Two-thirds of the public (65.9%) support the plan, but there is a gap between Israeli Jews, 69% of whom back it, and Israeli Arabs, among whom only 50% are for deportation. There was also a large gap between right-wing support for the plan, which is 78%, centrist backing, 35%, and that of the Left, 25%.
The gap narrowed when respondents were asked whether the authorities should speed up the process of reviewing requests for asylum by migrants from Sudan and Eritrea, and allow those whose applications are approved to stay in Israel. About half (49.8%) agreed, while 43.2% did not, and the rest didn’t know.
As for the argument that “Israel, as the state of the Jewish people, who, over the course of history, suffered from violence and persecution and sought asylum in different lands, should show more generosity toward other nations and allow the asylum-seekers to stay in Israel,” more than half (55.2%) disagreed.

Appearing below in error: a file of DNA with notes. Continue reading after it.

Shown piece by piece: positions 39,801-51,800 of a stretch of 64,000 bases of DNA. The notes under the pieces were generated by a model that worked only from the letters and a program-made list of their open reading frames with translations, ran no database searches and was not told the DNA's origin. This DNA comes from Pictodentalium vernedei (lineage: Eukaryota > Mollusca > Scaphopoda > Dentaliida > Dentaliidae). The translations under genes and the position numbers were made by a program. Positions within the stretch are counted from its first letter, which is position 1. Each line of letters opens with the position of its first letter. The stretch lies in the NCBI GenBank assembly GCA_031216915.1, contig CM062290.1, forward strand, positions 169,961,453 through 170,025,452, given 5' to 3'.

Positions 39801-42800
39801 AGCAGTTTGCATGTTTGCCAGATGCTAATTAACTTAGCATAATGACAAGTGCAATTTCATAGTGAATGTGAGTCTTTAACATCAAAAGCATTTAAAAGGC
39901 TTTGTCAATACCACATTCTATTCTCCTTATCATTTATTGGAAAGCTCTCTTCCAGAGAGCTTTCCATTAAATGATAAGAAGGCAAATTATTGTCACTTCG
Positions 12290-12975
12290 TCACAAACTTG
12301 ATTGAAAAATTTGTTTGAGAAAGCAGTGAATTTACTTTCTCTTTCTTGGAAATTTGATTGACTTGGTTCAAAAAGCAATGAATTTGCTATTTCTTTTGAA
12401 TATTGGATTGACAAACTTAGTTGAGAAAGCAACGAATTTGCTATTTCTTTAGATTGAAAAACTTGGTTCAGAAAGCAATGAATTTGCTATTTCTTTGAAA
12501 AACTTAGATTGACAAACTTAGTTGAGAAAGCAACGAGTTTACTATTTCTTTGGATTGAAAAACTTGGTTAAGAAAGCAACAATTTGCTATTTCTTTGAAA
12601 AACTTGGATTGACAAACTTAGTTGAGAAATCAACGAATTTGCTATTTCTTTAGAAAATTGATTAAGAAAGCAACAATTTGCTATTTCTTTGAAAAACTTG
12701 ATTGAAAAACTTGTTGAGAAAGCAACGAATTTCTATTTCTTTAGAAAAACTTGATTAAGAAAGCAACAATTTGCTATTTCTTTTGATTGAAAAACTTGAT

The Peace Index also included questions about the US-Israel relationship.
Nearly three-fourths (72.2%) of Israelis said the US under President Donald Trump is more pro-Israel, 3.1% said it is more pro-Palestinian, and 14.4% said it is neutral.
These results dramatically differ from polls taken when Barack Obama was president. For example, in the May 2011 Peace Index, only 14% of Israelis said the US under Obama was more pro-Israel, 31% said it was more pro-Palestinian, and 46% said it was neutral.
Israelis are almost evenly split on the statement that Prime Minister Benjamin Netanyahu’s efforts have improved Israel’s international standing recently; 45.9% agree, and 46.2% disagree.
The poll was conducted on January 30-31 by the Midgam Research Institute, among a representative sample of 600 Israeli adults, and the margin of error is 4.1%.